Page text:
seriously, 90% of big cities residents have their first roots on little villages, and most of them returns for a visit from time to time. So there is not much difference on real mex. Only those whom feel themselves too sophisticated to acept their roots.

I think that it was kinda that way for those of us from my generation here in the States. We grow up in a small town, move to a bigger city for education and careers, and then at some point in our lives at least consider moving back to smaller towns for the peace and better riding opportunities.
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Old 12-17-2011, 07:29 AM   #5589
tricepilot
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Our Cultural Moment

"El Vendedor de Alcatraces" by Diego Rivera



Alcatraces = Calla lillies (or variously, pelicans). Derivative of their shape by origin of the arabic influenced linguistic "al-catras", or bucket of a water wheel. Alcatraz prison island in San Francisco bay so named for "Island of the Pelicans".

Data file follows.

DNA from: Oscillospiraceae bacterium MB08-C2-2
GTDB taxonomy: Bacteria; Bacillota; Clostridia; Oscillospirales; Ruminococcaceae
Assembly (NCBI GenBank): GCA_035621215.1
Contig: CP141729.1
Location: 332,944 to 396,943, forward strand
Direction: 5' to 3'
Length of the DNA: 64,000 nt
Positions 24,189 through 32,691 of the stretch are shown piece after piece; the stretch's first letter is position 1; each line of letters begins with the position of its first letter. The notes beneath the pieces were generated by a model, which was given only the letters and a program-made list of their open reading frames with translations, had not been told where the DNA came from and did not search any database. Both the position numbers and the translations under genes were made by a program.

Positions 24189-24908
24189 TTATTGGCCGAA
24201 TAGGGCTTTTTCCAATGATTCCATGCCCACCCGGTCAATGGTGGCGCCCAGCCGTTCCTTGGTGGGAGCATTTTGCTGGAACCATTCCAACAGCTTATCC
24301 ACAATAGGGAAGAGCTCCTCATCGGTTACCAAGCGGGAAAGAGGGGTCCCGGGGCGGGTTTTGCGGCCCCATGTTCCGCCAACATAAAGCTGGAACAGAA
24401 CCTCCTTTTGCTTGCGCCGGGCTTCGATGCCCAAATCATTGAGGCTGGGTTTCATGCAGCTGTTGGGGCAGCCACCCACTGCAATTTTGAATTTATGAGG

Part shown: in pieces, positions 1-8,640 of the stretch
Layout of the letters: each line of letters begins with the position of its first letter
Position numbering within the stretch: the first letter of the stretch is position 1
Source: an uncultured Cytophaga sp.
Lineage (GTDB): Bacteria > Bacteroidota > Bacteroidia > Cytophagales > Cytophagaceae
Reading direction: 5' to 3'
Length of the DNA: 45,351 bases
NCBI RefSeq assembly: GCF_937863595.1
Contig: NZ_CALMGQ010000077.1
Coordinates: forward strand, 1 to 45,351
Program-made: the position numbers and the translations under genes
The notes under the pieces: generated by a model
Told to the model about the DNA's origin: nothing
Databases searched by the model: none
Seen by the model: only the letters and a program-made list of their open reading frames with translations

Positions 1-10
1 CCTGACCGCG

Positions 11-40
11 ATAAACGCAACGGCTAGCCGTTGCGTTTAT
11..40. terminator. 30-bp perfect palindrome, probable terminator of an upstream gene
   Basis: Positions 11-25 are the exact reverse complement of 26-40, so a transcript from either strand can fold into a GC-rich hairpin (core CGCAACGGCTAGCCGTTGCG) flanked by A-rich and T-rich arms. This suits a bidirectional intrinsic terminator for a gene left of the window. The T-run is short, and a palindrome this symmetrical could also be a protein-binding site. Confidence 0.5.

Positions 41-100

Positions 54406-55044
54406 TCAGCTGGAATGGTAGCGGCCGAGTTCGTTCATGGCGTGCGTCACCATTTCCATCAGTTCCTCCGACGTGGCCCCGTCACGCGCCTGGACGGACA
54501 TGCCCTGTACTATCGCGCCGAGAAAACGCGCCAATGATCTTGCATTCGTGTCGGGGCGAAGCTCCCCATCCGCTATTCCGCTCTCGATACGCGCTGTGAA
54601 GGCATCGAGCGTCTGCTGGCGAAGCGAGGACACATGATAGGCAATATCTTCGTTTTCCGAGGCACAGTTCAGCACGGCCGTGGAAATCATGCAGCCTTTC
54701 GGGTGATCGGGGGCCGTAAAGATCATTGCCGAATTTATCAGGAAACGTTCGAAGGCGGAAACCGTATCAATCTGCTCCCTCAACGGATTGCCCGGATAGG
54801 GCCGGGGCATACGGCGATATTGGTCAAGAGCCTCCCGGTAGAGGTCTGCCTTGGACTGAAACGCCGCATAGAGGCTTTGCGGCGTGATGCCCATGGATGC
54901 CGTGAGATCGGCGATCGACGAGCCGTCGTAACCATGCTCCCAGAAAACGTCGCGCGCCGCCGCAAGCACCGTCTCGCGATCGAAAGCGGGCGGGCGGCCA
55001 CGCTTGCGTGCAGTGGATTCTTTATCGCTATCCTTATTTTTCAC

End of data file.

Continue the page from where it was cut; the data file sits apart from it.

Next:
tricepilot screwed with this post 12-17-2011 at 10:22 AM Reason: And c'mon, you know who Diego was married to, right? And who played her in the movie?
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Old 12-17-2011, 05:44 PM   #5590
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^^^ That is so cool. The shapes, colors, and dynamic of the vendedor(es) lifting the flowers.

jimmex screwed with this post 12-18-2011 at 07:28 AM
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Old 12-17-2011, 05:55 PM   #5591
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Quote:
Originally Posted by PirateJohn View Post
I think that it was kinda that way for those of us from my generation here in the States. We grow up in a small town, move to a bigger city for education and careers, and then at some point in our lives at least consider moving back to smaller towns for the peace and better riding opportunities.

So right,
Raised in a small fishing village on the Gulf of Mexico. Still live within 15 miles of the town. Surrounded by trails, back roads and short distance to some great motorcross tracks.
Stood in a housing project with Metro Ministries some where (?) in NYC. Where are the bike trails? (yes.. we have some very nice easy riding bicycle paths) Man get me back to red neck country. I guess this was the day I realized I was addicted to small towns!!